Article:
Combat itself is turn based, though who goes first is only determined once the sides engage one another. This element of randomness requires that players stay on their toes because even seemingly weak enemies can do some serious damage. There were numerous occasions when my high-level party found itself in trouble after being surprised by an enemy’s initial ailment attack. The tiniest creatures can do a serious amount of damage when they unleash piercing and slashing attacks on a sleeping or paralyzed troop. Even with Legends of the Titan‘s concessions to a newer audience unprepared for the grind and difficulty—see: Casual mode, which offers free transports to town whenever a party falls—the game will still allow enemies to get some seriously hard knocks to remind players not to let their guard down.

Even with the game’s numerous intermediate grind sessions, combat remains fresh throughout, thanks to a variety of supplemental mechanics. In addition to each character’s standard attacks and unlockable skills, the party itself has access to a host of Burst moves. These are tiered attacks or buffs that are gradually unlocked during play and unleashed during combat whenever a meter has hit the move’s required level. Not all of those obtained can be equipped at the same time, however, so it will take practice to see which best fit the player’s style. Two earlier Burst moves that saved my party innumerable times were a double slash attack and an increased chance of retreat; given how rarely retreating worked otherwise, I’d say that having it equipped is a must.

The party can also evolve over time through the use of subclasses and retiring. Starting at level 30, characters can retire to a life of leisure, leaving space for a new recruit to take their spot. Retiring is a way to switch out a member that has proved insufficient or to experiment with another class. The trade-off to retiring an old party member is that the new one will start at half the level of their predecessor. The upside is that the newcomer will retain the retiree’s stats and buffs, as well as receive additional skill points and stat bonuses commensurate with the older member’s level. So if players choose to retire a level-30 character, their replacement will start at level 15 while receiving four Skill Points and one point to all stats. Given how long it can take to level advanced characters, receiving a small pile of Skill Points is very tempting. Players who are attached to their party but still want a little variety can assign a subclass to their characters instead. A party member that adopts a subclass will be able to use the weapons and most of the skills of their side profession. There is a nice bump of five Skill Points for adopting a subclass, but there is also a future expense in having to split up subsequent Skill Points between main and sub skills. Another factor to consider is the ceiling imposed on sub-skills that prevent them from leveling above half their full potential. The party can also be left as they are, for those who are satisfied with their characters’ builds.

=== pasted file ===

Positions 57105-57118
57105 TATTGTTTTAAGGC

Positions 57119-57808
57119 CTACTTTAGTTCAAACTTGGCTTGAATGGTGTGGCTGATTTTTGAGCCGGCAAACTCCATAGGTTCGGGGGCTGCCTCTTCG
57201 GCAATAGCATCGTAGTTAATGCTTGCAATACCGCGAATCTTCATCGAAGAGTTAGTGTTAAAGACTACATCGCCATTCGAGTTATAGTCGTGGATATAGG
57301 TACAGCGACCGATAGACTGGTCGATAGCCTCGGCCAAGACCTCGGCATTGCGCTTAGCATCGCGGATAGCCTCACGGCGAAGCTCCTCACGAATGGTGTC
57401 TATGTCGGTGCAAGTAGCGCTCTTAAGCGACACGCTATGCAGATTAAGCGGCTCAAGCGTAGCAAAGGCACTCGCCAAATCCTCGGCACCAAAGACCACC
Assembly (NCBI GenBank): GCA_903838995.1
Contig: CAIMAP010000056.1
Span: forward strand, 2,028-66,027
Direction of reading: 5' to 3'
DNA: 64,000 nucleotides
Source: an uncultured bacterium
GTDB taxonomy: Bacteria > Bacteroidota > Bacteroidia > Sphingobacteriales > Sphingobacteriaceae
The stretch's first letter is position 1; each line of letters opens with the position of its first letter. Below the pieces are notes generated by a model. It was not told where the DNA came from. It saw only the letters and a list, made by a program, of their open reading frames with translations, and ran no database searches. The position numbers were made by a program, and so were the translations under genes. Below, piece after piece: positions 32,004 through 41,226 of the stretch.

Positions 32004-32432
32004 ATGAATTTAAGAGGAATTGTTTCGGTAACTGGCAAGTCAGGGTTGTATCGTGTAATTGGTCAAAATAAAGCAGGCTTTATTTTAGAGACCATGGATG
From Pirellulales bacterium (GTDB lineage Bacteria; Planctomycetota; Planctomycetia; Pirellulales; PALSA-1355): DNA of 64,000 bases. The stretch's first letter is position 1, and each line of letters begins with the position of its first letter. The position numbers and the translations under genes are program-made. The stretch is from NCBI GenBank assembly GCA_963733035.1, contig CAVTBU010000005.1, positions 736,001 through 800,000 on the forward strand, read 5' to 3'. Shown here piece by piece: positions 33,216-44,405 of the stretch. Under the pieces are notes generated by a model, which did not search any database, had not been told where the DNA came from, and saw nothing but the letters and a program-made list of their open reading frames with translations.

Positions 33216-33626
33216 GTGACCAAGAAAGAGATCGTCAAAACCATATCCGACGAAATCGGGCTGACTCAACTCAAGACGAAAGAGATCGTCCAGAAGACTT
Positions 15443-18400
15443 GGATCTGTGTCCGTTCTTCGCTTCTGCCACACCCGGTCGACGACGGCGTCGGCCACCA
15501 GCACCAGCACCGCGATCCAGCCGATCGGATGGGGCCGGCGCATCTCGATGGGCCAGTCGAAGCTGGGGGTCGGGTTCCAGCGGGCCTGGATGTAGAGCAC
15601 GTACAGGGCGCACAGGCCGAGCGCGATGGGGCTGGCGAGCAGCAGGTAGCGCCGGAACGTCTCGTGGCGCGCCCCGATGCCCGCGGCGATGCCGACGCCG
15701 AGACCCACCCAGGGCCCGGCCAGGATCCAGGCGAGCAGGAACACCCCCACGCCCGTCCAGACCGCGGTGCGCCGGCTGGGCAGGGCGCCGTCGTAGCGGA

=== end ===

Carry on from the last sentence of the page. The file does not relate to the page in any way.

Grinding in Legends of the Titan allows the party to benefit in multiple ways. In addition to experience points, victory in combat also leads to the party obtaining items that have been salvaged from defeated enemies. The loot is then sold to an armorer in Tharsis who creates the very weapons, items, and armor that the party purchases. This is a fantastic system, as most ingredients are used for something handy, so that even if an enemy party doesn’t offer much experience, their loot might lead to more purchasable medicine or accessories. Most weapons can also be sent to the forge to be enhanced with certain upgrades, such as increased attack or luck and the possibility to bind arms or paralyze. Contrary to many other games, ailments are a potent part of the player’s arsenal, as they land often enough and do enough harm to be a notable factor in combat. Equipping a medic with a knife and sending them to slash at a giant wild cat might not seem wise, but that one quick shot might lead to any number of benefits given that the knife has been forged to possibly poison, bind, or blind the enemy.

For those cases when enemies are simply too weak to put up a challenge, or when the encounter rate ramps up, particularly during the last act, items can be bought and skills used that mask the party from enemies. If those are unavailable, the game’s auto-combat will cause the characters to use their standard attacks to dispatch the enemies without the player having to get involved. Be warned, though, as I found that automating combat can end poorly due to some party-wide spells hitting several times in a row, leaving my fearsome crew to limp back to their airship in shame and on to the clinic at Saehrimnir Inn.

What makes Legends of the Titan so satisfying is that all of the elements matter—nothing is wasted.  Clues from non-playable characters are constantly available to keep up the momentum, while the laddered accessibility of the caves, labyrinths, and class options means that something new is always around the corner. To top it off, a lively soundtrack, which includes some surprising touches of soft jazz and rock, adds personality bit of kick. And taking full advantage of the system’s features, there are also QR Code-accessible downloads that provide a link to the wider world, with Atlus sprinkling new quests and items throughout their websites and players capable of passing along their guild cards via Street Pass. With everything Legends of the Titan has to offer, it’s definitely a battery drainer.

Atlus has a grand adventure in store for gamers with Etrian Odyssey IV: Legends of the Titan. Whether it’s charting dangerous dungeons, battling giant chameleons, or delivering sack lunches, Legends of the Titan offers a humorous, addictive, and engaging experience for gamers itching to crawl through a few dungeons. The required grinding and increased late-game encounter rate won’t appeal to everyone, but those who heed the call will find an immensely satisfying journey.

(This review is based on a retail copy provided by the publisher.)